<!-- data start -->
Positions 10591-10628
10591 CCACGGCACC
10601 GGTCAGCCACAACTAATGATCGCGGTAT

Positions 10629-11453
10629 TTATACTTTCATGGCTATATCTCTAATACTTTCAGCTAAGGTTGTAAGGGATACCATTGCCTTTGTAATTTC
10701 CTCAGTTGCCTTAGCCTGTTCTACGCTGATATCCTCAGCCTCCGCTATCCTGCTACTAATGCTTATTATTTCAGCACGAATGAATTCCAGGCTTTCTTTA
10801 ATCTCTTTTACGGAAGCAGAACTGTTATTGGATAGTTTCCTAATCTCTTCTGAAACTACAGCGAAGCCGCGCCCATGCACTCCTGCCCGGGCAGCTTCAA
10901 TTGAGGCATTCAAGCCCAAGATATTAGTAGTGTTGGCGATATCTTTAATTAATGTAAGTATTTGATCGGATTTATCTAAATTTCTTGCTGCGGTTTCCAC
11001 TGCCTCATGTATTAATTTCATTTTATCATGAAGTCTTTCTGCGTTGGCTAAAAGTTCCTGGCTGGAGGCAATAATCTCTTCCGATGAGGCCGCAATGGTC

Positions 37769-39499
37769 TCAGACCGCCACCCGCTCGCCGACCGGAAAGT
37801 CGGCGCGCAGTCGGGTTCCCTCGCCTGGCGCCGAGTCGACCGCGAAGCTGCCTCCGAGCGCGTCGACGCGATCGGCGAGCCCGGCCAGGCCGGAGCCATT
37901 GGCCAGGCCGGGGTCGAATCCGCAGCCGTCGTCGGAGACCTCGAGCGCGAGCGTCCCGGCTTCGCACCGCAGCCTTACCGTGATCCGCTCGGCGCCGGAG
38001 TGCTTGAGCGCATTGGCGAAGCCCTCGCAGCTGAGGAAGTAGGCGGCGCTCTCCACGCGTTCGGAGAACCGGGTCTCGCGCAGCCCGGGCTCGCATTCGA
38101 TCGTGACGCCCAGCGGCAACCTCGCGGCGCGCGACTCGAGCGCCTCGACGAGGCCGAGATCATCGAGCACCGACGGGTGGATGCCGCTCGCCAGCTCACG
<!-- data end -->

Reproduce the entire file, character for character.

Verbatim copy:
Positions 10591-10628
10591 CCACGGCACC
10601 GGTCAGCCACAACTAATGATCGCGGTAT

Positions 10629-11453
10629 TTATACTTTCATGGCTATATCTCTAATACTTTCAGCTAAGGTTGTAAGGGATACCATTGCCTTTGTAATTTC
10701 CTCAGTTGCCTTAGCCTGTTCTACGCTGATATCCTCAGCCTCCGCTATCCTGCTACTAATGCTTATTATTTCAGCACGAATGAATTCCAGGCTTTCTTTA
10801 ATCTCTTTTACGGAAGCAGAACTGTTATTGGATAGTTTCCTAATCTCTTCTGAAACTACAGCGAAGCCGCGCCCATGCACTCCTGCCCGGGCAGCTTCAA
10901 TTGAGGCATTCAAGCCCAAGATATTAGTAGTGTTGGCGATATCTTTAATTAATGTAAGTATTTGATCGGATTTATCTAAATTTCTTGCTGCGGTTTCCAC
11001 TGCCTCATGTATTAATTTCATTTTATCATGAAGTCTTTCTGCGTTGGCTAAAAGTTCCTGGCTGGAGGCAATAATCTCTTCCGATGAGGCCGCAATGGTC

Positions 37769-39499
37769 TCAGACCGCCACCCGCTCGCCGACCGGAAAGT
37801 CGGCGCGCAGTCGGGTTCCCTCGCCTGGCGCCGAGTCGACCGCGAAGCTGCCTCCGAGCGCGTCGACGCGATCGGCGAGCCCGGCCAGGCCGGAGCCATT
37901 GGCCAGGCCGGGGTCGAATCCGCAGCCGTCGTCGGAGACCTCGAGCGCGAGCGTCCCGGCTTCGCACCGCAGCCTTACCGTGATCCGCTCGGCGCCGGAG
38001 TGCTTGAGCGCATTGGCGAAGCCCTCGCAGCTGAGGAAGTAGGCGGCGCTCTCCACGCGTTCGGAGAACCGGGTCTCGCGCAGCCCGGGCTCGCATTCGA
38101 TCGTGACGCCCAGCGGCAACCTCGCGGCGCGCGACTCGAGCGCCTCGACGAGGCCGAGATCATCGAGCACCGACGGGTGGATGCCGCTCGCCAGCTCACG